- Did Special Forces really try to kidnap Erdogan? According to testimony, a Special Forces team flew by helicopter to Marmaris, where Erdogan was on vacation, at 2 am and arrived at the president’s hotel at 3 am. When the Special Forces team approached the hotel, a police detail opened fire on them. There are two problems with this narrative, however. First, the government cannot explain why no one prevented the helicopter from departing more than five hours after imposition of an air ban and, second, why Erdogan’s police detail remained at the hotel hours after the man they were protecting had departed. Another question involves the death of police officer Ndeip Cengiz Eker. The initial autopsy showed not only was he slashed to death using a weapon Special Forces teams do not carry, but he also died several hours before the Special Forces team arrived. In short, it appears that one specific Special Forces team was ordered into action from above in order to give the appearance of a coup, but Erdogan was never in any danger. Indeed, the testimony of the owner of the hotel where Erdogan was staying seemed to back this up.
- What was SADAT doing? Erdogan and his followers argue that Gulenists shot down more than 200 citizens in cold blood. The problem here is that eyewitnesses say that members of SADAT, an Islamist private security company led by Erdogan-ally Gen. Adnan Tanriverdi, was apparently firing on civilians. Erdogan has, in effect, cultivated SADAT as a paramilitary force to do his dirty work. Many civilians on the Istanbul Bridge also reportedly died after being shot by snipers. The regular military unit on the bridge did not include snipers. In addition, if true, snipers would have had to be prepositioned ahead of time. At the very least, it is long past time Erdogan and the government detailed the movements, apparent prepositioning at key points, and involvement of this pro-AKP paramilitary group on the day of the coup.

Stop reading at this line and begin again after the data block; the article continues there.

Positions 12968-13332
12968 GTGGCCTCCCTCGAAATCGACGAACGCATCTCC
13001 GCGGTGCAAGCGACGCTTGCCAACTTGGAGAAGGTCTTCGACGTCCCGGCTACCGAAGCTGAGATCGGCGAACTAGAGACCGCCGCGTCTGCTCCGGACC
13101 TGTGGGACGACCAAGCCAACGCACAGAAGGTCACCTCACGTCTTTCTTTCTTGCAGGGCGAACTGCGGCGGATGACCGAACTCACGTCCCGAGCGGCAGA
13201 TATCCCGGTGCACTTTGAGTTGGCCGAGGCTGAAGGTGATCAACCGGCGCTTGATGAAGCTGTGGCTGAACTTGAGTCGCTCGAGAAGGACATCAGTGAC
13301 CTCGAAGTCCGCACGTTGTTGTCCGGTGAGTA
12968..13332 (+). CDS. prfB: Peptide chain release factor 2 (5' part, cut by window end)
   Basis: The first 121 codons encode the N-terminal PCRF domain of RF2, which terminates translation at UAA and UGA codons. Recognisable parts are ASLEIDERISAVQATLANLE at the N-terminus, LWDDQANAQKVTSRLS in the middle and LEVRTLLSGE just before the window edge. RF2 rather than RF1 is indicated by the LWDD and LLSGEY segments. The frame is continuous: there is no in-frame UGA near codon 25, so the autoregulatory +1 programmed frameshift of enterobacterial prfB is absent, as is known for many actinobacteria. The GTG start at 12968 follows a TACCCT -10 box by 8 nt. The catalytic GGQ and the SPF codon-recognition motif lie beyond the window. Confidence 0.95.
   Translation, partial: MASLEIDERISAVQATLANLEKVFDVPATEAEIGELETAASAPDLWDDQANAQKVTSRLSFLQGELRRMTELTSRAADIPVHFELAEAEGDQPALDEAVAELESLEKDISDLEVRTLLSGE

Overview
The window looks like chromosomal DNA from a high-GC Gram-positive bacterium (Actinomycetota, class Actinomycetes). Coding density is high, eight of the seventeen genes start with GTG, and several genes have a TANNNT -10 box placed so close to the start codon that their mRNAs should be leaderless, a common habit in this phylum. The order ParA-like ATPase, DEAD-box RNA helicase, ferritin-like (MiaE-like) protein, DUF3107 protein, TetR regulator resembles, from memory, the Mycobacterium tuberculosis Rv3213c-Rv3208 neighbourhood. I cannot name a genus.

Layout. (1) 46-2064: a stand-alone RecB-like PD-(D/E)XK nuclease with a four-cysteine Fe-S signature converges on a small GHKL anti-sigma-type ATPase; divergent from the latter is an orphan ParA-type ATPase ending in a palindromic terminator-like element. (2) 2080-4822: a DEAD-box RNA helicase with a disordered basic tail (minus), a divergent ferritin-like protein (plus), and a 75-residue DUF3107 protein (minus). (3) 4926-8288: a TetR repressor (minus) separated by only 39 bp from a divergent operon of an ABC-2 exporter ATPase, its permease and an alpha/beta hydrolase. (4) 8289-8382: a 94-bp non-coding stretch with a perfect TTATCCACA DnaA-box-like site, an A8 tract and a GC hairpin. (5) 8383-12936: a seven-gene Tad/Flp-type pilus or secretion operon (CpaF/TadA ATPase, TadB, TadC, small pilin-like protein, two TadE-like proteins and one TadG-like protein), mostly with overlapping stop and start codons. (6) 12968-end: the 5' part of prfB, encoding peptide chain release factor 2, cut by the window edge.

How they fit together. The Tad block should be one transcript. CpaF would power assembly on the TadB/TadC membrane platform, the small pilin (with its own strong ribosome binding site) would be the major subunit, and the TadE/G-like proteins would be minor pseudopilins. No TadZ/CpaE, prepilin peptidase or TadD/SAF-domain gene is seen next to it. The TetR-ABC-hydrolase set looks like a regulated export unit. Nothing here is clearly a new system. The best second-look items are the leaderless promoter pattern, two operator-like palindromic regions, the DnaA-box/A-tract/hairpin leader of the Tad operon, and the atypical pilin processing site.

- Who was behind the explosion in parliament? Erdogan blamed rebel air force pilots for bombing the parliament. I talked to a couple pilots, however, and they pointed out that on the night of the coup, jets flew low, essentially buzzing the building. When fighter-bombers fly low, the purpose is usually psychological since to bomb with accuracy, it is necessary to fly higher. They also question how aerial bombardment would damage the wall of the parliament rather than the roof. Likewise, given the huge size of the Turkish Presidential Palace, they suggest no trained pilots could miss unless there intention was more a show than real. The same holds true for the failure of coup participant pilots to shoot down the ‘escaping’ Erdogan’s airplane. Indeed, it appears many of those flying were acting more as escort than aggressor.
- Why did recalled officers have to be vouched for by Islamist clerics? In the aftermath of the coup attempt, Erdogan ordered many diplomats and military officers stationed abroad as attaches in Embassies or staff officers in NATO missions to return to Ankara. Almost all were summarily arrested at the airport but were told if they could have religious clerics from Milli Gorus or similar groups vouch for them, then they could avoid prison. In effect, this suggested Erdogan’s intention was not only to imprison Gulenists but also to purge any officer who was secular and avoided his own brand of political Islam.
Erdogan may complain that neither American officials nor their European counterparts believe him and accept Turkish evidence about the evening of the coup. If Erdogan would allow Turkey’s judiciary to explore such questions or if Erdogan himself would testify as to the inconsistencies within his own story, he might find people would take the ultimate findings more seriously. Erdogan might suppress free inquiry in the Turkish press but, fortunately, the rest of the world does not need to adhere to Erdogan’s parameters of permissible speech.
Source: American Enterprise Institute , April 14, 2017
Tags: Military coups in Turkey | Turkey | Turkey’s Reichstag Fire |